The cost of insuring a canal boat

Your craft must also be insured, not just against damage to itself but more relevantly perhaps, against any damage that you cause to other boats or property. Without valid insurance, your boat licence also becomes invalid and (at least in the Canal & River Trust’s case), can lead to your boat being removed from the waterways although there tends to be a long, drawn-out legal process prior to this ultimately happening.

Insurance can vary in what it covers and it’s crucial to make sure you’re properly covered. For example, some canal boat insurance won’t encompass taking the boat onto more dangerous tidal waterways including some rivers or estuaries. This would be relevant if you wanted to boat on parts of the Thames for example, or to make the trip up the Ribble Link to the Lancaster canal, or to cross The Wash.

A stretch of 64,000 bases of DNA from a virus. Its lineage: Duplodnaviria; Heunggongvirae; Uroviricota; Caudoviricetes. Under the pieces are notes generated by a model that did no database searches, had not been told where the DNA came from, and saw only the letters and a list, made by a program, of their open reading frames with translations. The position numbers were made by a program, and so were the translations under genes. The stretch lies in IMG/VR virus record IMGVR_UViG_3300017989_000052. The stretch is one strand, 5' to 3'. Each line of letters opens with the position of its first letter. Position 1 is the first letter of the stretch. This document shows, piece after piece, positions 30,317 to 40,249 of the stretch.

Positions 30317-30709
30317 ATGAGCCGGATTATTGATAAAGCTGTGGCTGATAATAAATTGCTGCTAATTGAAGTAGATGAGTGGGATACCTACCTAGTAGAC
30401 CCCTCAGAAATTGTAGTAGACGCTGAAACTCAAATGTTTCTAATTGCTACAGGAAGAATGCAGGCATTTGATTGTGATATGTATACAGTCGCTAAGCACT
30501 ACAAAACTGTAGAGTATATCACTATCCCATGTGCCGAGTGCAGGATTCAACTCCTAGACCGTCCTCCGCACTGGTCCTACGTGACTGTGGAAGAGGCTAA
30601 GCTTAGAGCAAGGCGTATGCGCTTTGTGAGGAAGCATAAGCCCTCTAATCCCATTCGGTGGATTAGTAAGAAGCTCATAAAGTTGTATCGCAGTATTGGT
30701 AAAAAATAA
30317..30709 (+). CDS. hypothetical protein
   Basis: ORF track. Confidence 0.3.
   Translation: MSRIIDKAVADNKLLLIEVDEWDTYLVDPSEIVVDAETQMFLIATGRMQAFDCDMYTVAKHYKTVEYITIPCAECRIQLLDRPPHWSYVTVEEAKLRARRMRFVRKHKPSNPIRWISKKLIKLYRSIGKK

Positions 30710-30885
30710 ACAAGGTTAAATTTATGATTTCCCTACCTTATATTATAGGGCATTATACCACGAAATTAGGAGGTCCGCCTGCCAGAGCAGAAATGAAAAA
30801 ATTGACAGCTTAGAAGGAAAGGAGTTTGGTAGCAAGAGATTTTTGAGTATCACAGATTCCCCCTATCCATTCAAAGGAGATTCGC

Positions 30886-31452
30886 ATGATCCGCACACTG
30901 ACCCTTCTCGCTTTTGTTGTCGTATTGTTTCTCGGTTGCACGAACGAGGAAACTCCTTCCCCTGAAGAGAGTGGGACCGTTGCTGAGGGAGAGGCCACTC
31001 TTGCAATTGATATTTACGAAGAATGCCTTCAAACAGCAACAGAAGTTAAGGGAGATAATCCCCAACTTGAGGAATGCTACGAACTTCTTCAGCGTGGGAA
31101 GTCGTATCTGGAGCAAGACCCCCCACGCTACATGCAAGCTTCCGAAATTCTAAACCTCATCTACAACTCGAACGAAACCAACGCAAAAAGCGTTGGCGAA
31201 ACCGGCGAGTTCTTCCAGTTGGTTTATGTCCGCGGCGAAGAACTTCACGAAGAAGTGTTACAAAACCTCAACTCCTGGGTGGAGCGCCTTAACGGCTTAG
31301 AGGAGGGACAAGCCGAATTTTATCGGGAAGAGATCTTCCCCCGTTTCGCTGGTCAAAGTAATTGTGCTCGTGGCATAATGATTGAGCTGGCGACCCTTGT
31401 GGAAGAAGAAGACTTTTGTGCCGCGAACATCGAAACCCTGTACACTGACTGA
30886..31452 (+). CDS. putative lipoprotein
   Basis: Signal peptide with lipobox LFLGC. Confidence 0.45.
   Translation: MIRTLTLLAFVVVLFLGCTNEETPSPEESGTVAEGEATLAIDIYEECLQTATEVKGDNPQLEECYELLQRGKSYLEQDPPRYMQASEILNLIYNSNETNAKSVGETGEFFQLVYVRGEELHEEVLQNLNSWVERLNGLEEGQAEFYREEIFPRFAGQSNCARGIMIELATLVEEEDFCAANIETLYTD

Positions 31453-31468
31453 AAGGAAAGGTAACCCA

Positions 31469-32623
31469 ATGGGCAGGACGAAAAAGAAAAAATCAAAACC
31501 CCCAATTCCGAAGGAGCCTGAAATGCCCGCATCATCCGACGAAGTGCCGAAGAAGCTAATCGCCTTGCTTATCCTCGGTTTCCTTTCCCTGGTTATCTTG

Just like car insurance, some policies cover you for third-party damage only, whilst more comprehensive insurance will pay out for damage to or theft from your own boat.

Once important aspect, not only if you are a novice, is cover against sinking. Even experienced boaters have been known to make a mistake and have their narrowboat sink in a lock. A moment’s inattention and it can happen all too easily, alas. Yet some insurance cover won’t pay the costs of lifting the boat off the canal bed and getting it taken away for repairs – yet you will be held liable by the CRT for doing so. Check your policy!

Canal boat insurance need not be expensive though; for my own narrowboat, it was around £130 per year, including some contents cover and sinking indemnity. My fibreglass cruiser cost much the same. As with most insurance, it really does pay to shop around for quotes as everyone’s fee will differ depending on their circumstances.